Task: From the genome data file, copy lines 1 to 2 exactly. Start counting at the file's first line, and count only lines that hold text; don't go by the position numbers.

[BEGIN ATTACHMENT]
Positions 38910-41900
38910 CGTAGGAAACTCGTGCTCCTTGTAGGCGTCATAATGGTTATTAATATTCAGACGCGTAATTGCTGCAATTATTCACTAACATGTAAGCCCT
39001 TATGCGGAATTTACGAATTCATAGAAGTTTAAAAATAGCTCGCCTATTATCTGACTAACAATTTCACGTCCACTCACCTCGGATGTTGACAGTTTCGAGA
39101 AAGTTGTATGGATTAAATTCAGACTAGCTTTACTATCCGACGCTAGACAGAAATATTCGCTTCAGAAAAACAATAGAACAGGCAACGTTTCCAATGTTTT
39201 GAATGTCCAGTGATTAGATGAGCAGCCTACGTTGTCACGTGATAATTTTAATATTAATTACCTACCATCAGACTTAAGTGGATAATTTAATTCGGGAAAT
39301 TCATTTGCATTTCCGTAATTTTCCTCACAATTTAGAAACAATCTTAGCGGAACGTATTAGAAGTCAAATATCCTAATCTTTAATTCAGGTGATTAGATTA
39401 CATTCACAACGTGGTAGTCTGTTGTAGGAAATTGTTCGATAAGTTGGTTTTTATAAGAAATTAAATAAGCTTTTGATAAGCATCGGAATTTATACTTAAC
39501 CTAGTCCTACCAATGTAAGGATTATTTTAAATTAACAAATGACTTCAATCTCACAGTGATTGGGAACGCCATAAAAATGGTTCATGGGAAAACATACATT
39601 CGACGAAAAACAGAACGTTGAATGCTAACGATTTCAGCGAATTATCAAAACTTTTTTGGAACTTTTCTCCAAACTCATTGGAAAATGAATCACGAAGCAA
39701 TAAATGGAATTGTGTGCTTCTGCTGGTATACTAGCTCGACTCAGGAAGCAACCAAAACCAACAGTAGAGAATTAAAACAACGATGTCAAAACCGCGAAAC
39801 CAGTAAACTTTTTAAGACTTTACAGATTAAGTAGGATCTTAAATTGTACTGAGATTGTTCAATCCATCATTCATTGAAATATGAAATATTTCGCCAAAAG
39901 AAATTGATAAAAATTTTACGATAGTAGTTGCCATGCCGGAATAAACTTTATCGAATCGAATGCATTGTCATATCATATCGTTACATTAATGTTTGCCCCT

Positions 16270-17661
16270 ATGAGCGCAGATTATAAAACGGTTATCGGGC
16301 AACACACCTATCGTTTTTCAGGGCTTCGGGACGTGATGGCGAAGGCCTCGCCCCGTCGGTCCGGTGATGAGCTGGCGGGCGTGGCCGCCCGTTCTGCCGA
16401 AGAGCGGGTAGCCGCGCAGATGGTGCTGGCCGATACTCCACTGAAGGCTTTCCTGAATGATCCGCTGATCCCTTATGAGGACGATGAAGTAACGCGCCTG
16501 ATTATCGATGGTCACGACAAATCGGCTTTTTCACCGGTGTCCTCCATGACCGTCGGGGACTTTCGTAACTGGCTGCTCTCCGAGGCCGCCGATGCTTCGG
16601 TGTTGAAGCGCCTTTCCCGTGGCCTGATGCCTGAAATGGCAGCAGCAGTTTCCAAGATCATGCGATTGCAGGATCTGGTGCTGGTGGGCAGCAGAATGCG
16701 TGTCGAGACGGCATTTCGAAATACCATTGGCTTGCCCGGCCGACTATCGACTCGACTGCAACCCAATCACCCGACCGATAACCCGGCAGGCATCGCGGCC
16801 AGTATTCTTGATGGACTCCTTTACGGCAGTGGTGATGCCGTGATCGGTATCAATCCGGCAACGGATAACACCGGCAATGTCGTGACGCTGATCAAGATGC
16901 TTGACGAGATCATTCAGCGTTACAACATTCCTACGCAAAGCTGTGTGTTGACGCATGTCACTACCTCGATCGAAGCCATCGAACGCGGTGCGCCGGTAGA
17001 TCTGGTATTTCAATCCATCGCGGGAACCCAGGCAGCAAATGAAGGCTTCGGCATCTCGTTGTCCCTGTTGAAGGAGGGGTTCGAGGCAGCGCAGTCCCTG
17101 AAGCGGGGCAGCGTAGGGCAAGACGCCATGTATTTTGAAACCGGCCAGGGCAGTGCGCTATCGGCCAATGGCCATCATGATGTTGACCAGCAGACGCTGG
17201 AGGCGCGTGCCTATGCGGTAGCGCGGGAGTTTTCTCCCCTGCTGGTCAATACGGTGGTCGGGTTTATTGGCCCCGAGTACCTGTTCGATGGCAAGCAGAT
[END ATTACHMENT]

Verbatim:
Positions 38910-41900
38910 CGTAGGAAACTCGTGCTCCTTGTAGGCGTCATAATGGTTATTAATATTCAGACGCGTAATTGCTGCAATTATTCACTAACATGTAAGCCCT